Don’t add options you don’t need. Some people need extra cover, especially if their trip involves expensive hobbies like skiing. But if your flights and activities didn’t cost much, you can go with a more no-frills policy instead.
Shop around. It definitely pays to weigh your options. Once you’ve determined what you need, comparing policies becomes much easier. Review your options carefully and pay attention to each policy’s features, limitations and exclusions.
Is it worth it for domestic flights?
Flights in and around New Zealand can often be quite affordable, so it’s tempting to assume it’s worth the risk to travel uninsured. To test this out, let’s take a look at a case study.
Sarah is due to fly from Auckland to Christchurch for a two-week holiday, but just before she leaves, she breaks her leg and is forced to cancel her trip. Under normal circumstances, she’d be out the $160 she paid for her non-refundable round-trip ticket.
Luckily she had the foresight to purchase a domestic travel insurance policy for less than three dollars a day, and this entitled her to a full refund of the $160 fare. That’s a $120 net gain. Not too shabby!
To top it off, Sarah’s policy would have also covered a host of other cancellation fees and lost deposits had she also booked those. These include:
Rental car hire
So all of that would be refunded too.
How does travel insurance compare to the cover offered by my airline?
You may be aware of the fact that when you book flights for your holiday, you also have the option of purchasing travel insurance from your airline. However, airline travel insurance policies typically tend to offer a much lower level of cover than policies purchased direct from insurers.
Airlines do have the option to purchase travel insurance through them. However, the level of coverage is noticeably different when taking out an independent domestic travel insurance policy.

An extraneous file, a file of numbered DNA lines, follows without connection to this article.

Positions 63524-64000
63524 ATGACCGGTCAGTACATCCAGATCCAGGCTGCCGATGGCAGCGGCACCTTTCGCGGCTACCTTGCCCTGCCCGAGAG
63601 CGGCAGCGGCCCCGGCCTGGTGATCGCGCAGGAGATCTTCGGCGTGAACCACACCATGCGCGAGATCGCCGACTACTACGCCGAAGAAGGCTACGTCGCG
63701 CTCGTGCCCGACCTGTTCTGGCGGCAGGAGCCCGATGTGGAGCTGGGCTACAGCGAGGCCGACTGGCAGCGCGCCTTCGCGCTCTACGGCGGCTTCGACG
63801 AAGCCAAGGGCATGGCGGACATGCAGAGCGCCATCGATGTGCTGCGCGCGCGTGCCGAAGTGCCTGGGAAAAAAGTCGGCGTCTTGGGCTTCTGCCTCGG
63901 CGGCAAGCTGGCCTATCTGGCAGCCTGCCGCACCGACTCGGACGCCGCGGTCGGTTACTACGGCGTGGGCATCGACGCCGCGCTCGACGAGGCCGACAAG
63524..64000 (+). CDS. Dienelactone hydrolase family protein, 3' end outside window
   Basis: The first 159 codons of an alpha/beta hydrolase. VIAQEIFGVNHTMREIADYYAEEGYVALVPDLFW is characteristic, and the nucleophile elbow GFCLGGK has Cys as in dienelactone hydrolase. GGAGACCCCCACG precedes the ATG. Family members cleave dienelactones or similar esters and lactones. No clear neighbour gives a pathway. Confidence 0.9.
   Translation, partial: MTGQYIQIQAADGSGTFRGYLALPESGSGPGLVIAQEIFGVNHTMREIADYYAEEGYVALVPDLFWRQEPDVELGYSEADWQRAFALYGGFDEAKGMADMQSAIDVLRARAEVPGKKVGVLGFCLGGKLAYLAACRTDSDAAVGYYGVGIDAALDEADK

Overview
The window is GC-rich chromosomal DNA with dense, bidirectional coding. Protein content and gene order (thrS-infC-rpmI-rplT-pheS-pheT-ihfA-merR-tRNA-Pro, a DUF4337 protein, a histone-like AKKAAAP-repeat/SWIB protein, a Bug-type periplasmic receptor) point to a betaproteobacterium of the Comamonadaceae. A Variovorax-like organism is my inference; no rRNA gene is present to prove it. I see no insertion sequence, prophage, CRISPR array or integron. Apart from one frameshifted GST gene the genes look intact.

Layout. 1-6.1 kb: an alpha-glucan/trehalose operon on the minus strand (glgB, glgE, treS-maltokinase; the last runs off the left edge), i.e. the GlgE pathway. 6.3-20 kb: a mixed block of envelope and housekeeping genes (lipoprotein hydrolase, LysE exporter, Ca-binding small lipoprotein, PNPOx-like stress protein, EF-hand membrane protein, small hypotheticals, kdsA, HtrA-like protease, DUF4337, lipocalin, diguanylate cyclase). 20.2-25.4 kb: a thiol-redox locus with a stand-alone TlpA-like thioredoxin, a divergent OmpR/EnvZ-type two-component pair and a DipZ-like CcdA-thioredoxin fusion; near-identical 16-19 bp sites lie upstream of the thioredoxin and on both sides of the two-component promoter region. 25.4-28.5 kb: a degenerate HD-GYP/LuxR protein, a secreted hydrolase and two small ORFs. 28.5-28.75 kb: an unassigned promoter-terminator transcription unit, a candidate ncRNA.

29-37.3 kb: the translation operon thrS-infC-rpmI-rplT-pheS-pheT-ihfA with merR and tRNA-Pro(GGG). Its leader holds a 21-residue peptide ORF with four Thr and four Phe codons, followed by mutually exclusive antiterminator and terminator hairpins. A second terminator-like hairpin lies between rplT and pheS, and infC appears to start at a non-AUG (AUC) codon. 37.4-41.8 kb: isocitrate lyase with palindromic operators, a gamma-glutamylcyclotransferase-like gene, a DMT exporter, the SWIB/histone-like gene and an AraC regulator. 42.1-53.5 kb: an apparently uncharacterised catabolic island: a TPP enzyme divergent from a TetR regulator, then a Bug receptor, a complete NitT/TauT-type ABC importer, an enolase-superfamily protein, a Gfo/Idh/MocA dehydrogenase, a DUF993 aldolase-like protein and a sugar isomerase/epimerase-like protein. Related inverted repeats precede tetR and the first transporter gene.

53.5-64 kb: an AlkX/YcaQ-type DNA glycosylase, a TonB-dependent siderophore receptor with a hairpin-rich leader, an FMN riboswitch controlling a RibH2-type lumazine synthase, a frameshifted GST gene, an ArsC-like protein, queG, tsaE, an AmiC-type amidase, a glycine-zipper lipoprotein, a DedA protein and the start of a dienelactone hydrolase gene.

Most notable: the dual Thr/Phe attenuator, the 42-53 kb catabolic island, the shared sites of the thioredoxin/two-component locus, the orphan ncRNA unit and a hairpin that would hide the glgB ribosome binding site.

What will I actually be paid if my trip is cancelled?
Domestic travel insurance offers a cancellation cover to cover a range of pre-booked expenses in the event that you need to cancel your trip due to unforeseen circumstances.
What cancellations will you usually be covered for?
Pre-paid meal expenses
Cancellation for flights and accommodation
Under what circumstances can a trip be cancelled?
Unforeseeable death, injury or illness of relative that resides in New Zealand
You have to go to court or have compulsory jury duty
Accident in the vehicle you were planning to use on a trip before you planned to travel
You are a member of the armed forces, police, fire, nursing or ambulance services and are required for duty
You are made redundant, provided you are eligible for redundancy payments as defined under current law
You need to stay home due to flood, fire, storm or burglary in your place of residence a certain period of time before you planned to leave
Traps to watch out for when choosing a domestic policy
Every year there are stories of people left devastated after learning their domestic travel insurance policy was unable to provide a benefit for their claim because it fell outside of what was covered in their policy. Be wary of these traps and pitfalls when searching for domestic travel insurance to cover your next New Zealand holiday:
Underinsurance. Cost is always a consideration when buying travel insurance but looking to cut costs at every turn can lead you into trouble. Underinsurance could have significant financial consequences if something goes wrong on your trip, so make sure any policy you choose provides sufficient cover.
Choosing the cheapest policy. While it is important to find a competitively priced policy, basing your purchase purely on price may leave you drastically under-protected. Research the policy features on offer and know what you are covered for. Cheaper cover will often have higher excess charges and greatly reduced benefit levels.
Buying cover from an airline or travel agent. Buying travel insurance through an airline or travel agent when you book your holiday may be convenient, but it’s also usually unnecessarily expensive. Many airlines and travel agents add substantial commissions on top of the policy price, so you can save a lot of money if you buy cover directly from an insurer instead.
Not reading the fine print. A travel insurance PDS is not what you’d call an entertaining read, but it is something you should examine closely before buying a policy. Look at the benefits, cover limits and exclusions to ensure that you know exactly what your policy does and does not cover.